A Senate subcommittee examined various fees consumers face and discussed how they are a misguided attempt to link the fees to inflation, plus the need for a concise definition of the term.
08/23/2023 2:20 P.M.
3.5 minute read
U.S. Senate discussions on “junk fees” are expected to be part of the conversation in Congress when legislators return to session in September.
The Senate Consumer Protection, Product Safety and Data Security Subcommittee held a hearing in June to explore the issue and possible legislation followed by a similar hearing in July before the Senate Banking Subcommittee on Financial Institutions and Consumer Protection.
The witness panel for the hearing, “Taking Account of Fees and Tactics Impacting Americans’ Wallets,” included:
- Michelle Henry, attorney general, Commonwealth of Pennsylvania.
- Lindsey Siegel, director of Housing Advocacy, Atlanta Legal Aid Society
- Brian Johnson, managing director, Patomak Global Partners.
The discussion focused on the impact of rental fees, overdraft fees and credit card late fees, according to a summary from Brownstein Hyatt Farber Schreck LLP.
Subcommittee Chair Raphael Warnock, D-Ga., said the goal of the hearing was to examine student loans, bank fees, the rental housing market and small-dollar lending.
He added that “most fees provide no economic value and that some fees are too high, unclear, and used to generate extra revenue … and that one third of unbanked households remain unbanked due to high fees,” according to the summary.
Ranking Member U.S. Sen. Thom Tillis, R-N.C., countered that there is no established definition of “junk fees” in law, but the term stems from politics and actions on the fees have incorrectly linked them to inflation.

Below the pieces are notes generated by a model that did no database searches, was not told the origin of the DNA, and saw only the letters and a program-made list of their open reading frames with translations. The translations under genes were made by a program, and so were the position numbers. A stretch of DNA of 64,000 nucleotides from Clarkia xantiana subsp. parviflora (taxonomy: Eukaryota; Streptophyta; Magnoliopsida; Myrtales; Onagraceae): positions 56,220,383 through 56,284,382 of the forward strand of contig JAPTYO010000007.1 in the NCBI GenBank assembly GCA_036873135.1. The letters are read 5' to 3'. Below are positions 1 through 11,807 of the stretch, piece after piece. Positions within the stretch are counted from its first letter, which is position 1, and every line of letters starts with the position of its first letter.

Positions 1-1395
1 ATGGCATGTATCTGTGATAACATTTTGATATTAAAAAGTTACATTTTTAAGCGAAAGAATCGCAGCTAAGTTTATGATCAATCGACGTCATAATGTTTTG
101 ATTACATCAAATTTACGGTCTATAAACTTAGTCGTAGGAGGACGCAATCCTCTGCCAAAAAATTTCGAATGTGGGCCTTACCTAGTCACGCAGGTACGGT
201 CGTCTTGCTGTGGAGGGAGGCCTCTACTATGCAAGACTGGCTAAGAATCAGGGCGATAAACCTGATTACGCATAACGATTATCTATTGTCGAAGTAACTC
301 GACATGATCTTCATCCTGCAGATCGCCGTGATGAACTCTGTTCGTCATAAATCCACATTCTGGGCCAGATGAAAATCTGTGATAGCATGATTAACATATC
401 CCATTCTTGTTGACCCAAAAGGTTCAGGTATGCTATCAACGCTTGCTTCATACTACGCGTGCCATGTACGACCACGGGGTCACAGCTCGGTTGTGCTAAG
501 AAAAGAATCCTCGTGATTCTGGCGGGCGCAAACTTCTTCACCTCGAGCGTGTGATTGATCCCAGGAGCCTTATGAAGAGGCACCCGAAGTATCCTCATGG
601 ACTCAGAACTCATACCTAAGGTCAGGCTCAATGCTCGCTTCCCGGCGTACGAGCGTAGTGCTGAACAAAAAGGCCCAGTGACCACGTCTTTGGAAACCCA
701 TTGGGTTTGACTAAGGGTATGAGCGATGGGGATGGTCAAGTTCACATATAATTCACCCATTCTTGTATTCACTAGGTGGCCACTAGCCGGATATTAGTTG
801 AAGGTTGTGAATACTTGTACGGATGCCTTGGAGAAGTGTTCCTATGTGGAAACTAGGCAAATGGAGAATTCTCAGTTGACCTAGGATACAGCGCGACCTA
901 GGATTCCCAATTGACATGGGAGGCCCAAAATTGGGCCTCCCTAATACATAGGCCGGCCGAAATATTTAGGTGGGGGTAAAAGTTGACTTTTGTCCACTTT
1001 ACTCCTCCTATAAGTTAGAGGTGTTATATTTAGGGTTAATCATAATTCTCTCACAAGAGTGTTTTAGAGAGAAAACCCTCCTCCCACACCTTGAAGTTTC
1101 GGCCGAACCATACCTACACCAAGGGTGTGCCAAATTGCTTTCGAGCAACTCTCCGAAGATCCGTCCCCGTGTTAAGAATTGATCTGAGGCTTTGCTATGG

The Consumer Financial Protection Bureau’s definition of “junk fees” is also missing a clear meaning, which makes it difficult for companies to comply with guidance and regulations.
From the witness panel, Henry said the fees cause businesses to lose out to competitors who charge them, and consumers pay more than they planned.
Siegel explained that fees charged by landlords “make rental housing unaffordable for many low-income families.”
Johnson, a former deputy director at the CFPB, said the efforts to curtail “junk fees” by the Biden administration are a “misguided attempt to take on the root causes of inflation.” He said that “the White House and agencies dismissed broad categories of fees as ‘junk’ without providing a consistent definition,” according to Brownstein’s summary.
Johnson and Tillis discussed the impact of the CFPB’s approach to reining in the fees—noting that it will have unintended consequences—and whether the bureau has jurisdiction and resources to make regulatory decisions on these fees.
Federal standards on “junk fees” would simplify bringing cases against bad actors for states, according to the hearing discussions.
The subcommittee also discussed overdraft fees and rental fees.
It and other members of Congress will continue to review issues on “junk fees” regulation and development as consideration of legislation on the topic advances.
Meanwhile, the CFPB, for example, has proposed a rule that would update regulations implementing the Credit Card Accountability Responsibility and Disclosure Act of 2009 (CARD Act), ACA previously reported.
ACA submitted comments (PDF) to the CFPB on its request for information regarding fees related to consumer financial products and services clarifying the use of fees in the debt collection industry.
The CFPB does not provide any evidence or date of abuse by accounts receivable management industry participants occurring in this area, ACA states in its comments.
“ACA takes issue with including this vague and unsupported accusation in an RFI and is unaware of any pattern of abusive behavior in this area among our members.”
Congress recently noted in a letter that “the CFPB broadly groups all fees associated with consumer products and services as ‘junk fees’ and does not provide any legal definition of the term or any statutory authority to define such a term.” ACA strongly agrees with this concern.
Moreover, we are disappointed that it has been a trend in recent months for the CFPB to use pejorative terms when describing not only the debt collection industry, but also most participants in the financial services industry.